In the new law we raise the threshold in terms of how many pieces of personal information you have to collect before you qualify as “in the business.” We simplified it so that it’s very clear that if you buy or sell or share data basically for advertising information, that’s when you’re covered.

If you’re not buying or selling information, or if you’re not actually taking people’s information and using it to ship off somewhere for advertising, you’re really not covered if you’re a small business. We’re very clear that we’re trying to go after people who are making a market in this information.

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When it really gets down to the nitty-gritty, how do you make people understand what’s really at stake here? Many consumers just don’t appreciate what they’re giving up when they allow their personal data to be harvested and used without their consent.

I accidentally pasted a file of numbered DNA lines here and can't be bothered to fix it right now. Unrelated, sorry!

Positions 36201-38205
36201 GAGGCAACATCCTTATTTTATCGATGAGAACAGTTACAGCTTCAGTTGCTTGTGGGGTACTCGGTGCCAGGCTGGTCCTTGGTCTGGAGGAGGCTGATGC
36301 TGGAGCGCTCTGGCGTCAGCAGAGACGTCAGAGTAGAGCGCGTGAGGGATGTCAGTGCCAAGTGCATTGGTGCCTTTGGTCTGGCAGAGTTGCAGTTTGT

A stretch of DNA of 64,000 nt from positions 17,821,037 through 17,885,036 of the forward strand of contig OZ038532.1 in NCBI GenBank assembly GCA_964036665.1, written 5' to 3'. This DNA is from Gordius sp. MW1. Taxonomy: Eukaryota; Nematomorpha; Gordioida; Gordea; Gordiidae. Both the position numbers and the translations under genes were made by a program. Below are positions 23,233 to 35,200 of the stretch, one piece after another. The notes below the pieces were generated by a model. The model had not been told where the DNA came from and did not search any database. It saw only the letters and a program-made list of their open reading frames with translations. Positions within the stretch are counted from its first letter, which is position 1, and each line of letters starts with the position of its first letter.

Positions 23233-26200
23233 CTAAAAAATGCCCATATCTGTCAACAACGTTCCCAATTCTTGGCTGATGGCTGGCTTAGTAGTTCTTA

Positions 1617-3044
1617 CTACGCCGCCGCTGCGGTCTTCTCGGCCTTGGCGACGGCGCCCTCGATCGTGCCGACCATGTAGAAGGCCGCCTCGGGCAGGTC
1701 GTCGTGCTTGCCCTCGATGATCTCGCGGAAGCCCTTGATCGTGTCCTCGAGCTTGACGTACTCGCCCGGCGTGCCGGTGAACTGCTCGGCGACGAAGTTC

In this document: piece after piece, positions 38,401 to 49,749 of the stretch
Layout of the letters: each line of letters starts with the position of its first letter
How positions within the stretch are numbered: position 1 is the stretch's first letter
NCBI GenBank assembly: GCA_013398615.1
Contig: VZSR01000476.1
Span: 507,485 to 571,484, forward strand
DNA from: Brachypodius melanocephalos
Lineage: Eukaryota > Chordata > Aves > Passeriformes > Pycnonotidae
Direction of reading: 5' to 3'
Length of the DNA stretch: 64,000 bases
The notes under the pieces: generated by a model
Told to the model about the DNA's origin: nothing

We’ve done our research, and people really care about it,  but they don’t know what they can do. [In California] I think people had that sense before our laws that there was nothing they could do. I think when people have an easy way to enable that right [to not have their personal data sold or shared], they will. Not everybody. Some people won’t care, but the people who do will enable that right.

There’s so many analogs. You remember antivirus software? Before that, there were no viruses, and then there were, and people said, well, we need software. And now most of us are not updating our virus software because it’s automatic. It comes preinstalled. Given that functionality, it’s going to be the same thing with privacy over time.

Car safety is another good example. The car companies fought it tooth and nail. Tooth. And. Nail. And then over time the people said “No, you can do better than this.” You can have a padded dashboard, you can have safety glass. So it’ll be the same goal with privacy.

About the author

Fast Company Senior Writer Mark Sullivan covers emerging technology, politics, artificial intelligence, large tech companies, and misinformation. An award-winning San Francisco-based journalist, Sullivan's work has appeared in Wired, Al Jazeera, CNN, ABC News, CNET, and many others.